Abnormally warm temperatures in Flagstaff, AZ means less snow-related wilderness therapy at Back2Basics Outdoor Adventures rehab.
(PRWeb January 31, 2014)
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Eco-friendly toy company, Urban Canvas, continues to develop creative craft toys for children, adding an exciting new plantable sculpture kit to their product line.
(PRWeb January 31, 2014)
Read the full story at http://www.prweb.com/releases/sprouts/2014/prweb11537851.htm
Complex Event Processing (CEP) Market research report majorly focuses on Algorithmic trading, fraud detection, security intelligence and analytics....
(PRWeb January 31, 2014)
Read the full story at http://www.prweb.com/releases/complex-event-processing/cep-market/prweb11538070.htm
The report identifies the factors driving the growth of each segment to support its analysis of market trends and forecasts....
(PRWeb January 31, 2014)
Read the full story at http://www.prweb.com/releases/flow-chemistry/market/prweb11538257.htm
Firm works with brands, suppliers to improve CDP scores
(PRWeb January 31, 2014)
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New Health and Safety Compliance Checklists for Office and Retail Operations
(PRWeb January 31, 2014)
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In order to do business with many of the big players in the natural gas industry, it is necessary to get a safety pre-qualification through a services such as ISNetworld™. Shale Markets, LLC., based...
(PRWeb January 31, 2014)
Read the full story at http://www.prweb.com/releases/2014/02/prweb11540286.htm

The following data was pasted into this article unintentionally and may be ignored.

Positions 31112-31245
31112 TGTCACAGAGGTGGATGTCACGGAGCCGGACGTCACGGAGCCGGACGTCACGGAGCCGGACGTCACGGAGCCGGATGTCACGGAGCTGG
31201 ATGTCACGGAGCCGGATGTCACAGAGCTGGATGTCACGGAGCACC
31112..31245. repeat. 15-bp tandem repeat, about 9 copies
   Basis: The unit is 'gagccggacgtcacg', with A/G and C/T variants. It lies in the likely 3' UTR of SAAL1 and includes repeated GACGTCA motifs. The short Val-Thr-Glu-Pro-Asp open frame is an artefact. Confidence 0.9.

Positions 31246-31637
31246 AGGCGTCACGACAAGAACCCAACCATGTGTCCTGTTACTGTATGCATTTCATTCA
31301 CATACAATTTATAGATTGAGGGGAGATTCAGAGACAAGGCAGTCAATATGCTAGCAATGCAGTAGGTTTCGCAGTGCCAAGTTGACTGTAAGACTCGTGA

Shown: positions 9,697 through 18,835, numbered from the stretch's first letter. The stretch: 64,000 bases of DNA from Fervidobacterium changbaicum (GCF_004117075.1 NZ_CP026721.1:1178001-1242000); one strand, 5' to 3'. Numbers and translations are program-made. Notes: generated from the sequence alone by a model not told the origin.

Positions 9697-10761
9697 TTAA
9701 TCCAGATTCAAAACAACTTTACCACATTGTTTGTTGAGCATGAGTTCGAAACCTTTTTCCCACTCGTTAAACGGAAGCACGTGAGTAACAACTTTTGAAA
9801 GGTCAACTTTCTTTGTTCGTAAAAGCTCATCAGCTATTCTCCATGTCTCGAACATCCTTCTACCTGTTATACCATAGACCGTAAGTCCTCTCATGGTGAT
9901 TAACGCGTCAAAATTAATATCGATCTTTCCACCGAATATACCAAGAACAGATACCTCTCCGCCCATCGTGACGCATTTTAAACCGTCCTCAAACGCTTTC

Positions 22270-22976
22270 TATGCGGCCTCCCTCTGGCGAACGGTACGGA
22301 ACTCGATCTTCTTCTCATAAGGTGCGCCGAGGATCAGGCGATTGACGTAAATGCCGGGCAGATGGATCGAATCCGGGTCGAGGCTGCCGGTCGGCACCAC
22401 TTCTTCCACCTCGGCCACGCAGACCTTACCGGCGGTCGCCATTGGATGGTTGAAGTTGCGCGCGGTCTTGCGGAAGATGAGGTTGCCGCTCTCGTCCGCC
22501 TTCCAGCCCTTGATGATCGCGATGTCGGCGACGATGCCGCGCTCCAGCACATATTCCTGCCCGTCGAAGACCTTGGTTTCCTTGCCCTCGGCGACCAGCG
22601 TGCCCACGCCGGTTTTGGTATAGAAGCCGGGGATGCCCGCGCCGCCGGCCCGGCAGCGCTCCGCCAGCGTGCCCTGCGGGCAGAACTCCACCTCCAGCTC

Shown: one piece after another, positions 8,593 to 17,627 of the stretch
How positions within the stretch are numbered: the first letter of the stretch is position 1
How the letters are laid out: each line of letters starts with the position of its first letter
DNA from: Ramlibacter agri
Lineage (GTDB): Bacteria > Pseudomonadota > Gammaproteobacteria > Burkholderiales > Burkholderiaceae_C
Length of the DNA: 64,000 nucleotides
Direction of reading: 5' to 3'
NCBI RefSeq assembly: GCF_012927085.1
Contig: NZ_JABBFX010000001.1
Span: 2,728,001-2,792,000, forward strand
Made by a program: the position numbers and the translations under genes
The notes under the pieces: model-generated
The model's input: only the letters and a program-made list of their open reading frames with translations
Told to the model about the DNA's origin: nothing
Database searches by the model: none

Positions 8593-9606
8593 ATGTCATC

The ecological wasteland of the young adult adventure novel, Paradigm, is helping teachers introduce the science of climate change to students, as well as inspire them to research the issues...
(PRWeb January 31, 2014)
Read the full story at http://www.prweb.com/releases/2014/02/prweb11540909.htm
Over the past five years, the influx of cheaply cut flower imports from Colombia and Ecuador has had a staggering negative effect on domestic farmers; going forward, IBISWorld forecasts that revenue...
(PRWeb January 31, 2014)
Read the full story at http://www.prweb.com/releases/2014/02/prweb11541205.htm
Big Ox Energy signs agreement with city of South Sioux City to process municipal waste. The facility, which is 100% privately financed, will also be a win for local businesses looking for a reliable...
(PRWeb January 31, 2014)
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Australia’s Great Barrier Reef Marine Park — a supposedly protected natural area containing thousands of reefs, which together are visible from space and attract nearly $6 billion a year in tourism — is a pretty terrible place to dump loads of silt. But it’s happening: The federal agency that governs the reef approved plans to dump up to 3 million cubic meters of silt that will be dredged from the marine park to help carve a superhighway for tankers ferrying coal to Asia.
It’s the final piece in Australian Prime Minister (and known climate denier) Tony Abbott’s already-approved master plan to dredge the shipping lane, expand an existing coal terminal, and extensively mine the northeastern state of Queensland for coal.
Reuters reports that backers of the coal export project, including two Indian firms and the heiress to an Australian mining empire, hope to deliver an estimated $28 billion of coal to Asian markets once it’s complete.
Dredging a new shipping lane through the reef to deliver all that coal will generate as much as 3 million cubic meters of silt. That’s an abstract number, but, if you can imagine 150,000 dump trucks all dropping loads of sand into the sea, then you have a sense for the volume.
The silt will be dumped 15 miles out to sea from the expanded port at Abbott Point. “It’s important to note the seafloor of the approved disposal area consists of sand, silt, and clay and does not contain coral reefs or seagrass beds,” the Great Barrier Reef Marine Park Authority’s chair said in a statement Friday.